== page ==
Dealing with worry
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If worry was an Olympic sport I would go down in history as one of the greatest. As far back as I can remember, worry has been a chronic problem for me. I was utterly convinced the worry would 100% happen, a fact reinforced when something actually did happen. I also believed that if I didn’t worry I increased the chances of the fear happening.

People would tell me not to worry, they would tell me how futile it was and provide me with endless inspirational quotes, such as “worrying is praying for something I didn’t want”, etc. but nonetheless the worry persisted.

Eventually I decided to embrace the problem once and for all; this is one of the main reasons I got involved in Psychotherapy.

After much research I discovered the work of Dale Carnegie and in particular his book “How to Stop Worrying and Start Living”. Carnegie was a pioneer in the self-improvement field, publishing several books on the topic including the highly popular “How to Win Friends and Influence People”.

This book is broken into 8 sections ranging from understanding what worry is, an introduction to analyzing your worries, improving your mental attitude to dealing with the fears of criticism of others.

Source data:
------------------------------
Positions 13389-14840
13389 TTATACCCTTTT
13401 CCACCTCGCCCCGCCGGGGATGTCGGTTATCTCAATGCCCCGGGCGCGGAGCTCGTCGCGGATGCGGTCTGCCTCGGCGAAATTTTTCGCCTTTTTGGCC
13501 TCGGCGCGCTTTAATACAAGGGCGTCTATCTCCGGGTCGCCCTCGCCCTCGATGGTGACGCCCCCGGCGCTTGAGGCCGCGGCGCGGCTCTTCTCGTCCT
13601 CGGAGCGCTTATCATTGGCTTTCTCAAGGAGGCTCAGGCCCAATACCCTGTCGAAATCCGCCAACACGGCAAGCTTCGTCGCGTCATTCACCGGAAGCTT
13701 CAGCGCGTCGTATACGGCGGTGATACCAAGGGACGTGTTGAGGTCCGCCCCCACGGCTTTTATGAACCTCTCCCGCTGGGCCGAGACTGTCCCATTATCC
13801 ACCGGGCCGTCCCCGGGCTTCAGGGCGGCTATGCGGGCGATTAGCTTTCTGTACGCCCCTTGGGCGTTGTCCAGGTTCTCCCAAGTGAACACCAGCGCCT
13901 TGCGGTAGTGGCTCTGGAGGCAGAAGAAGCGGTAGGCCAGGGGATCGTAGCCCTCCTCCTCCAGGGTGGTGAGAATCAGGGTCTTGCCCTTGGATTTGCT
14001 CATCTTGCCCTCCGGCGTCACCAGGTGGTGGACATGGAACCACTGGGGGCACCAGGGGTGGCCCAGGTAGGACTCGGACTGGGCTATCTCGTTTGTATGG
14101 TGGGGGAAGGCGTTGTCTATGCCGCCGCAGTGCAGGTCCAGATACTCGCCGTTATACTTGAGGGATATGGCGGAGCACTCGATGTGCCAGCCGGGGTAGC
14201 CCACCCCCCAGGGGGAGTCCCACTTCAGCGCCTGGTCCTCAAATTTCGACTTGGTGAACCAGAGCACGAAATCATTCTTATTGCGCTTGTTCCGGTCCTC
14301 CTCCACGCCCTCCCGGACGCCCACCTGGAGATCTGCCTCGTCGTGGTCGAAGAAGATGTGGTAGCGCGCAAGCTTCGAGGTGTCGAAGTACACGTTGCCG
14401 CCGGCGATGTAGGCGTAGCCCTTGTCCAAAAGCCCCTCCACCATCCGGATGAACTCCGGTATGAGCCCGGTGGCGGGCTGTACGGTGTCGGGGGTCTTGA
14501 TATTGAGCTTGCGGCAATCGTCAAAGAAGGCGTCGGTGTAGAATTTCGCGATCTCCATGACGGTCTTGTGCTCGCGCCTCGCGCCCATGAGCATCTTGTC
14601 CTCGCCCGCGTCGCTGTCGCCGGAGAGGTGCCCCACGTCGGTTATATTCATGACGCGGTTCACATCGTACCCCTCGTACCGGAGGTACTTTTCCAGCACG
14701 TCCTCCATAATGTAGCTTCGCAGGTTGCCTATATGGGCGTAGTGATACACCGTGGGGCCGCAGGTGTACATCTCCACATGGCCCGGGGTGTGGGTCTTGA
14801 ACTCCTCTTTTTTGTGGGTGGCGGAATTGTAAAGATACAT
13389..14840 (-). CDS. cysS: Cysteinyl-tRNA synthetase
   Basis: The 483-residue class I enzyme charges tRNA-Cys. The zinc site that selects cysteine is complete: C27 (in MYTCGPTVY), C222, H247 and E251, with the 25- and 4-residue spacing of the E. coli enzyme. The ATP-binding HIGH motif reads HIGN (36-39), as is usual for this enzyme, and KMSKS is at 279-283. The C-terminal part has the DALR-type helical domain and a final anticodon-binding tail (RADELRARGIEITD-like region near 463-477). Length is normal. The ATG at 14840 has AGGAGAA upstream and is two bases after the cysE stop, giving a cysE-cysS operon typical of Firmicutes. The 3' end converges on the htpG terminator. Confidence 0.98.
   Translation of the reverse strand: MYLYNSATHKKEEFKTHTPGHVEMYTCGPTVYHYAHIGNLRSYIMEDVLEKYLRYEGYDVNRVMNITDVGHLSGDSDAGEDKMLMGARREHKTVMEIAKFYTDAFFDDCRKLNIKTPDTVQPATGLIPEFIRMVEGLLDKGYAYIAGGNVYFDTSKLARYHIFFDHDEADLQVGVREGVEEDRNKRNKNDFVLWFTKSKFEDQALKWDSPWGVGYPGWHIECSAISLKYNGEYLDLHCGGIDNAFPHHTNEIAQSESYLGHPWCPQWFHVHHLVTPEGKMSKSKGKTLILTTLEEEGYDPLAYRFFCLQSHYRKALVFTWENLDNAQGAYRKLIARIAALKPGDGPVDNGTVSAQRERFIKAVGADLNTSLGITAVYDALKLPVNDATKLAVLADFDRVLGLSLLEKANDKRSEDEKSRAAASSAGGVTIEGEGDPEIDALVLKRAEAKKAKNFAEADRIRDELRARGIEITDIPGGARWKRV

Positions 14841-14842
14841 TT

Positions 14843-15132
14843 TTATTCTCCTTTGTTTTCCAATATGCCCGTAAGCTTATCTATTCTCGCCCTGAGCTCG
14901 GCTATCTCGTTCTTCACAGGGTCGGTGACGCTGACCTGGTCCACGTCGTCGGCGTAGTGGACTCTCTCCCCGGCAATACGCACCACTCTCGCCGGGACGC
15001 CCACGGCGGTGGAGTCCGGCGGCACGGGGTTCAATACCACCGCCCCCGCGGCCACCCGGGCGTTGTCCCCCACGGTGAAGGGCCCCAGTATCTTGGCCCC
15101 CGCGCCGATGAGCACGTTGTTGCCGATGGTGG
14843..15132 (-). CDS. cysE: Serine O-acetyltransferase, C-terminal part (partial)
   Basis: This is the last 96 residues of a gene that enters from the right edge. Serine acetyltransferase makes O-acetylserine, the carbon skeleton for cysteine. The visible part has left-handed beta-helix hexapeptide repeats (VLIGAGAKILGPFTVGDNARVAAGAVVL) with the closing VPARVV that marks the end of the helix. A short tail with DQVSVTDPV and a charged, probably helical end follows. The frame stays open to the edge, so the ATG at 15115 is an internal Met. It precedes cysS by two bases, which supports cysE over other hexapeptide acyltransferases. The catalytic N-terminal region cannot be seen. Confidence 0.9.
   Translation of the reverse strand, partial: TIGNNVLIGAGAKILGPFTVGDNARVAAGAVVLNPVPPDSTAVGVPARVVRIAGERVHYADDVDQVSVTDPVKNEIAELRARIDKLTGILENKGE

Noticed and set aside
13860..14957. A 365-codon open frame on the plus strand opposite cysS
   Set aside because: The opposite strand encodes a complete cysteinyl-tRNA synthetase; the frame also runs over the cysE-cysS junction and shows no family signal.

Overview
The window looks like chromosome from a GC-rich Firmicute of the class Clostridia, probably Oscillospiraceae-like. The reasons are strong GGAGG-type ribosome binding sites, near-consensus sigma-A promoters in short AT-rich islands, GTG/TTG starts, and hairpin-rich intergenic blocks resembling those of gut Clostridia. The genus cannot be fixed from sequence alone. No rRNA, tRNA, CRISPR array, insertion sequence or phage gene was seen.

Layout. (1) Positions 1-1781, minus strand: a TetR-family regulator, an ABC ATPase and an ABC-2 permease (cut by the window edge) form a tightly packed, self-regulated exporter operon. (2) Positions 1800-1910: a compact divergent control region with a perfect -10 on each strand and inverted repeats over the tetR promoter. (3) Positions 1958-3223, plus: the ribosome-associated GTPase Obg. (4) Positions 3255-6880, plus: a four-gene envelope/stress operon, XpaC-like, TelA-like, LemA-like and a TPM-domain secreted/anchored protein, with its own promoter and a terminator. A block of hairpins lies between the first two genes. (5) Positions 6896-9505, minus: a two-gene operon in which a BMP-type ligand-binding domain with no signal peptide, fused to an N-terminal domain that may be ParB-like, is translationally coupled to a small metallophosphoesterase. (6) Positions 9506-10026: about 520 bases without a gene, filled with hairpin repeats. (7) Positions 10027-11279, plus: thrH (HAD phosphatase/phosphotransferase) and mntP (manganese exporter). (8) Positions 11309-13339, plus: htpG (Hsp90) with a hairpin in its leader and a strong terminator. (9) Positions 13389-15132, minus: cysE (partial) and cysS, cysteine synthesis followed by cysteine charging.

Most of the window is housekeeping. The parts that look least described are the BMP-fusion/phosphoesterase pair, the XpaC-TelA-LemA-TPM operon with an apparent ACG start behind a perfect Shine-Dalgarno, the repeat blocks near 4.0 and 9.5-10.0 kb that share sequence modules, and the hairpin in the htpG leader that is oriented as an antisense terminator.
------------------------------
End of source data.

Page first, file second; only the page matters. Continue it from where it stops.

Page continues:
Each subsection, 28 in total, contains practical tips and anecdotal stories to help deal with the worry habit.

Among my favorite chapters is Chapter 1 which opens with a great tip I regularly use with clients who suffer from extreme anxiety. By living life in 24 hour units, you can mentally focus on short periods and not let your mind get carried away with fears of tomorrow. Blocking each hour off helps us to stay calm, become goal oriented and achieve more over one day.

Chapter 6 details the importance of busying the mind with a comprehensive list of tasks, which in turn helps to reduce the window of time to worry and mull over other problems. The tasks must be stimulating and educational to create the desired distraction.

Chapter 8 discusses the law of averages and how it can be applied to any problem by rationally assessing the likelihood of the worry actually occurring.

Lastly Chapter 11 talks about how to go of past mistakes or losses and quickly move forward with the next challenge.

What I love about this book is despite it being written over 60 years ago it is just as relevant and practical now as it was then. The honesty of the author in sharing his own personal experiences is particularly refreshing as it highlights how similar we all are in our need to overcome worry.

With over 6 million copies world wide, I have recommended this hugely popular book to many people and the response has always been positive.

If you are a worrier or you know someone who worries, this book could really make a difference.

I hope this helps, please feel free to comment and share.

Take Care
Karl

Written by Karl Melvin